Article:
offence for any clerk to furnish a copy of the record, for the purpose of such appeal. The two principal provisions on which South Carolina relies, to resist the laws of the United States, and nullify the authority of this government, are, therefore, these: 1. A forcible seizure of goods, before duties are paid or secured, by the power of the State, civil and military. 2. The taking away, by the most effectual means in her power, of all legal redress in the courts of the United States; the confining of judicial proceedings to her own State tribunals; and the compelling of her judges and jurors of these her own courts to take an oath, beforehand, that they will decide all cases according to the ordinance, and the Acts passed under it; that is, that they will decide the cause one way. They do not swear to try it, on its own merits; they only swear to decide it as nullification requires. The character, Sir, of these provisions defies comment. Their object is as plain as their means are extraordinary. They propose direct resistance, by the whole power of the State, to laws of Congress, and cut off, by methods deemed adequate, any redress by legal and judicial authority. They arrest legislation, defy the executive, and banish the judicial power of this government. They authorize and command acts to be done, and done by force, both of numbers and of arms, which, if done, and done by force, are clearly acts of rebellion and treason. Such, Sir, are the laws of South Carolina; such, Sir, is the peaceable remedy of nullification. Has not nullification reached, even thus early, that point of direct and forcible resistance to law to which I intimated, three years ago, it plainly tended ? And now, Mr. President, what is the reason for passing laws like these? What are the oppressions experienced under the Union, calling for measures which thus threaten to sever and destroy it? What invasion of public liberty, what ruin to private happiness, what long list of rights violated, or wrongs unredressed, is to justify to the country, to posterity, and to the World, this assault upon the free Constitution of the United States, this great and glorious work of our fathers? At this very moment, Sir, the whole land smiles in peace, and rejoices in plenty. A general and a high prosperity pervades the country; and, judging by the common standard, by increase of population and wealth, or judging by the opinions of that portion of her people not embarked in these dangerous and desperate measures, this prosperity overspreads South Carolina herself. Thus happy at home, our country, at the same time, holds high the character of her institutions, her power, her rapid growth, and her future destiny, in the eyes of all foreign States,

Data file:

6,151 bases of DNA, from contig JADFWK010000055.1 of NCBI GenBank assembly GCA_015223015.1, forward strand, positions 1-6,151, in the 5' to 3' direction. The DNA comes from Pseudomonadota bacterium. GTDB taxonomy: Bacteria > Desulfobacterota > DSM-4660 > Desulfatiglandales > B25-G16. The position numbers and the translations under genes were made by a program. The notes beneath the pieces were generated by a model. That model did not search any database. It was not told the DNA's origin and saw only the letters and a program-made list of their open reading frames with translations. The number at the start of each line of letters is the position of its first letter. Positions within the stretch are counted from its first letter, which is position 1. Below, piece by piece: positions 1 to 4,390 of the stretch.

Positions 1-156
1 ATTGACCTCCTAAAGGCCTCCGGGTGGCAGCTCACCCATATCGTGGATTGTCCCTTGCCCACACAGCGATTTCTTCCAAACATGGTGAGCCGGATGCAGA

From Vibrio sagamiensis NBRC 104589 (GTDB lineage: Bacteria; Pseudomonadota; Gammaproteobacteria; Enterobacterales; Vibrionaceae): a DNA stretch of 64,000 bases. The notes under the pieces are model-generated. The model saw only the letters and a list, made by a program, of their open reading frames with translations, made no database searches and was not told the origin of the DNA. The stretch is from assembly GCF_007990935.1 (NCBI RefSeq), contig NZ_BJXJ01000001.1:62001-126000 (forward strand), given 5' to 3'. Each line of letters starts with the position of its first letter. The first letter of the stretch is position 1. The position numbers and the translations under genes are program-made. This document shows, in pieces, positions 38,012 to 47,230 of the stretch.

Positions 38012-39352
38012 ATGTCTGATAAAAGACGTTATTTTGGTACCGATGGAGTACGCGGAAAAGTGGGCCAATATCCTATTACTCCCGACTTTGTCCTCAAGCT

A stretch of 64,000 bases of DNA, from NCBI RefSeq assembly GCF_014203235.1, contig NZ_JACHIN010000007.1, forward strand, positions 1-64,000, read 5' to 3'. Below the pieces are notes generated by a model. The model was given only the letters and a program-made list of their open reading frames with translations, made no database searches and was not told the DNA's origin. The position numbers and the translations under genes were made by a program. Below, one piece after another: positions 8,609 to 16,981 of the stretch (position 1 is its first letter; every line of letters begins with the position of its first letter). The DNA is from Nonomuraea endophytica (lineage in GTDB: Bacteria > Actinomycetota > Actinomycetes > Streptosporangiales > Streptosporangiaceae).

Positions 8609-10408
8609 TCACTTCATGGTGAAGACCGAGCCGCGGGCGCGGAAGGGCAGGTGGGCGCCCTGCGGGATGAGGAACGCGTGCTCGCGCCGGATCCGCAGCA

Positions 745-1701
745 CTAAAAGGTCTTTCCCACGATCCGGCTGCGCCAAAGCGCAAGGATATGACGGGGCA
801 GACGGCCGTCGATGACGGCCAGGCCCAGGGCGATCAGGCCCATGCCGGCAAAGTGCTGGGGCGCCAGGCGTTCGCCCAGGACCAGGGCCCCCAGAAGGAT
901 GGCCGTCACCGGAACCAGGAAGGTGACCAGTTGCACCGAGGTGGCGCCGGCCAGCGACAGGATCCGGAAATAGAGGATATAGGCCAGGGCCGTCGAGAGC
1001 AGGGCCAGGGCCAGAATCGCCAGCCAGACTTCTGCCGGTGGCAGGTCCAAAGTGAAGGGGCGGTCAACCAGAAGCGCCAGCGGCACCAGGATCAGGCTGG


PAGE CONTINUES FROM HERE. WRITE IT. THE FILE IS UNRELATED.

One danger only creates hesitation; one doubt only exists, to
darken the otherwise unclouded brightness of that aspect
which she exhibits to the view and to the admiration of the
world. Need I say, that that doubt respects the permanency of
our Union? and need I say, that that doubt is now caused,
more than by any thing else, by these very proceedings of
South Carolina? Sir, all Europe is at this moment beholding
us, and looking for the issue of this controversy; those who
hate free institutions, with malignant hope; those who love
them, with deep anxiety and shivering fear. -
The cause, then, Sir, the cause! Let the world know the
cause which has thus induced one State of the Union to bid de-
fiance to the power of the whole, and openly to talk of secession.
Sir, the world will scarcely believe that this whole controversy,
and all the desperate measures which its support requires, have
no other foundation than a difference of opinion upon a pro-
vision of the Constitution, between a majority of the people of
South Carolina, on one side, and a vast majority of the whole
people of the United States, on the other. It will not credit the
fact, it will not admit the possibility, that, in an enlightened
age, in a free, popular republic, under a Constitution where the
people govern, as they must always govern, under such systems,
by majorities, at a time of unprecedented happiness, without
practical oppression, without evils such as may not only be pre-
tended, but felt and experienced,—evils not slight or tempo-
rary, but deep, permanent, and intolerable, a single State
should rush into conflict with all the rest, attempt to put down
the power of the Union by her own laws, and to support those
laws by her military power, and thus break up and destroy the
world’s last hope. And well the world may be incredulous.
We, who see and hear it, can ourselves hardly yet believe it.
Even after all that had preceded it, this ordinance struck the